The US Air Force’s request for proposals (RFP) for tankers to replace ageing KC-135s, issued in September, has prompted Boeing to unveil its proposed KC-777 tanker as a running mate to the KC-767.
Boeing and competitor EADS, teamed with Northrop Grumman to offer the KC-30 tanker-transport derivative of the Airbus A330, must submit initial responses by mid-October. The final RFP is expected around mid-December, with selection due early next year.
The KC-X contest, potentially worth $20-25 billion, is expected to cover the replacement of the oldest tankers in three main tranches of around 100 aircraft, with an initial contract likely to cover procurement of 15-20 aircraft a year for an annual outlay of around $2.5 billion. The KC-X schedule calls for test aircraft in 2009 with initial production aircraft due in 2011-12. Although details of the RFP remain under wraps, Boeing indicates that its long-term requirement potentially covers both medium (KC-135) and large (KC-10) tanker replacement. “Over time the USAF will end up with a mixed fleet, and we want to provide them with Boeing aircraft,” says Boeing tanker programmes vice-president Mark McGraw.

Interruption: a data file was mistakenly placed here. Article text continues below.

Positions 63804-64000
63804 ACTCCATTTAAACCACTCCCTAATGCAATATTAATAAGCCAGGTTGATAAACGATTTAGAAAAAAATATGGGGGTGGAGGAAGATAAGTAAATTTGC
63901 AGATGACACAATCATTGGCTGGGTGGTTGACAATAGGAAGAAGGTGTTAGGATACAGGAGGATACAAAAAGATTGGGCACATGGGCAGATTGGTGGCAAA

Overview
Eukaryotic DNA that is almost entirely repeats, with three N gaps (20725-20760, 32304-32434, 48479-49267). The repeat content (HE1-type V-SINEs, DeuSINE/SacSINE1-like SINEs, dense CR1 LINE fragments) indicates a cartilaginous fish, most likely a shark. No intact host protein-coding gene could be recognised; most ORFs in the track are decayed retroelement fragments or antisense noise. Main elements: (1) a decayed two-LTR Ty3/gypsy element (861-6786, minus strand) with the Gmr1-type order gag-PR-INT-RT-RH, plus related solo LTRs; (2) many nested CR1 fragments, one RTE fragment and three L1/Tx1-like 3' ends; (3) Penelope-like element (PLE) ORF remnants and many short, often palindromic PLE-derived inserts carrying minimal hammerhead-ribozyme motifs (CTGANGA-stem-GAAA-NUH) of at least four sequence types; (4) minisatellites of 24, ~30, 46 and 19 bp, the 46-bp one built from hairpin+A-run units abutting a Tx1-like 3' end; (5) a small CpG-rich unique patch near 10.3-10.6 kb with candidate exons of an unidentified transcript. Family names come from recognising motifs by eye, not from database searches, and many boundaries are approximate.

However, given the timeline it is believed the inclusion of the KC-777 may be unlikely in the first tender. The KC-777 is based on the 777 Freighter, which was launched in May 2005, and is due for first deliveries in late 2008. Full development of the KC-variant, presuming a launch in 2007, would not allow initial deliveries for test until around mid-2010 given previous development timescales.